What defines a monster?

posted in: Blog | 0
Published: November 30th, 2018
Last modified: February 24th, 2021

“What I really wanted to say was that a monster is not such a terrible thing to be. From the Latin root monstrum, a divine messenger of catastrophe, then adapted by the Old French to mean an animal of myriad origins: centaur, griffin, satyr. To be a monster is to be a hybrid signal, a lighthouse: both shelter and warning at once.”

Ocean Vuong – A Letter To My Mother That She Will Never Read

What makes something a monster? Not just a creature, or a fantasy species, but a true, honest monster?

So I drew this guy. Why is he a monster? He’s not very scary, but he’s unmistakably a monster, because he’s unnatural. And if something like him exists, what else exists? What gap in the natural order allowed him to exist, and what other threats does that gap pose?

One of my favorite definitions of “monster” comes from Wikipedia: “…a hideously grotesque animal or human being, or a hybrid of both, whose appearance frightens and whose powers of destruction threaten the human world’s social or moral order.”

Two key aspects of monstrousness are identified here: a frightening appearance, and a threat human order. They don’t necessarily pose a physical threat – they pose a moral, existential one that might destabilize our society. Maybe this is accomplished by physical means, such as eating people, but it’s not any individual acts that are the really scary thing.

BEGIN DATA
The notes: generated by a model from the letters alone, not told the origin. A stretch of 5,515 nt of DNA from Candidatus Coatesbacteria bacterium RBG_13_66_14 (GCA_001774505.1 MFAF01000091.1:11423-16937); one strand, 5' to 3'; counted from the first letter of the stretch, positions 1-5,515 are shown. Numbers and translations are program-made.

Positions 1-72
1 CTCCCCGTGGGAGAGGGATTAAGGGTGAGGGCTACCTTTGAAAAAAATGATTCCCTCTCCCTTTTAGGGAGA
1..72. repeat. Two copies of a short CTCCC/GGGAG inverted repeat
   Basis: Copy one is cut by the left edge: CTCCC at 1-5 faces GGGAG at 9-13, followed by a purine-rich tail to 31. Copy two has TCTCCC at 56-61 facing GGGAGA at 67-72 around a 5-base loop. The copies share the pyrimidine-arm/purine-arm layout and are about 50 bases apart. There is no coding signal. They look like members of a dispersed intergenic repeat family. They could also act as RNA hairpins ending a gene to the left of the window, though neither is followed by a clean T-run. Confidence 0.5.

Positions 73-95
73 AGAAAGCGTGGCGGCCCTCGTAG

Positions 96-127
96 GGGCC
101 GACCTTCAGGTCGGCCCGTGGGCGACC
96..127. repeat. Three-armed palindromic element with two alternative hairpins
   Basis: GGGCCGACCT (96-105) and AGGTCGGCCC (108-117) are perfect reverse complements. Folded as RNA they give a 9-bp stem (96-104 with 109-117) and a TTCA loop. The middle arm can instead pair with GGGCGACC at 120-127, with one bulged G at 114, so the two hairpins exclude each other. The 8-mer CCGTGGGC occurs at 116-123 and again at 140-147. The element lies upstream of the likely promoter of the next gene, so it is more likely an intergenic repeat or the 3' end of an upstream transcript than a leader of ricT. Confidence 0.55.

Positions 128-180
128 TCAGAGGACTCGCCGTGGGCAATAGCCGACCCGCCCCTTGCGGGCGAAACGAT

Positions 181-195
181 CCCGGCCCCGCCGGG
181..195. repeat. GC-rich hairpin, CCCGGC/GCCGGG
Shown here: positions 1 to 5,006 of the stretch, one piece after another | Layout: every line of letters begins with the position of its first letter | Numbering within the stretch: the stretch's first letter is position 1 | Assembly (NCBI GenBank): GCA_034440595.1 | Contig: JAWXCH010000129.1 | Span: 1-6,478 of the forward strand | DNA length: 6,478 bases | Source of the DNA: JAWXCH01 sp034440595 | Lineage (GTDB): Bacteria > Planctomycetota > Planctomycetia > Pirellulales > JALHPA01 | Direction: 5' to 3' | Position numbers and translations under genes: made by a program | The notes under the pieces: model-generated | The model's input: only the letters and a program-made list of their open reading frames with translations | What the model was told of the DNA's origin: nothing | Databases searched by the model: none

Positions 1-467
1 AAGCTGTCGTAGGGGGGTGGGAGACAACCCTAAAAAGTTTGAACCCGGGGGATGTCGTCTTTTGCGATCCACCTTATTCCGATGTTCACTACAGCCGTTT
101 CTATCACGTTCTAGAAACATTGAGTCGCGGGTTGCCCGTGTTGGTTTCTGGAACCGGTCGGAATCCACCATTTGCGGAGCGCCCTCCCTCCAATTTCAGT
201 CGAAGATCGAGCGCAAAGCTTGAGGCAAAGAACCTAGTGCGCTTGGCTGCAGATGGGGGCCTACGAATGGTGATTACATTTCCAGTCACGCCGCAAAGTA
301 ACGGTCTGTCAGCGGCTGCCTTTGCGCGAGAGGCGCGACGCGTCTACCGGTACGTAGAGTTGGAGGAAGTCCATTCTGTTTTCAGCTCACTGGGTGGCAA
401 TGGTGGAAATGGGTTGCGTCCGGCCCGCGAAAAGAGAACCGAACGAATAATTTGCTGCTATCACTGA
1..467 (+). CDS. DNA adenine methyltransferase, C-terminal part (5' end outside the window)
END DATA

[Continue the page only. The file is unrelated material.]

So, the word “monster” is derived from the Anglo-Norman word monstrer which means  “to show, to make see, to make aware of”. It’s where we ultimately get the word “demonstrate” from. The Latin noun Monstrum means  “an unnatural thing; an event regarded as omen, sign, or portent; a divine omen.” The Latin verb mōnstrō means “I show, point out, indicate; I appoint, ordain; I denounce, indict; I advise, teach.”

From this Latin root we get the words “monster”, sure, but also “demonstrate”. In the 14th century, the word “muster”, also derived from monster, meant a large gathering or assemblage, often in a military context – a rousing, inspiring display of strength for a large crowd of onlookers.

So even the definition of the word “monster” itself isn’t exactly bad – it’s just that it means something has great significance. A monster means more than what it is, an indicator of something else to watch out for.

Monsters as a concept do not, and cannot, exist without humans – the direct polar opposite to social, tool-based, and family-oriented, monsters are solitary, chaotic, wild and feral. In almost all monster lore, humans can become monsters, usually as a punishment – almost always for breaking rules, which only exist in civilized human society. In many ways, “monster” is an allegory for “outcast”.

Humans try to forget that we are animals; creatures with wild compulsions, instincts, rage, hunger. We desperately fear losing our minds or losing control over our bodies.

Sure, a monster is probably physically threatening,and it probably does want to eat you. But more importantly, it is a sign that the safety of human order isn’t exactly guaranteed, that there are gaps in our understanding of reality through which things peek at us. How big are those gaps? How long have the gaps been there? What else comes through them? What happens when WE fall through them?

A monster is something that represents or reminds us of the chaos that exists within and around us without the rules of human social order.

Monsters are a sign that you are leaving the territory of normal humanity, physically or metaphorically. You can choose to read that sign as a warning to turn back, or as an invitation.

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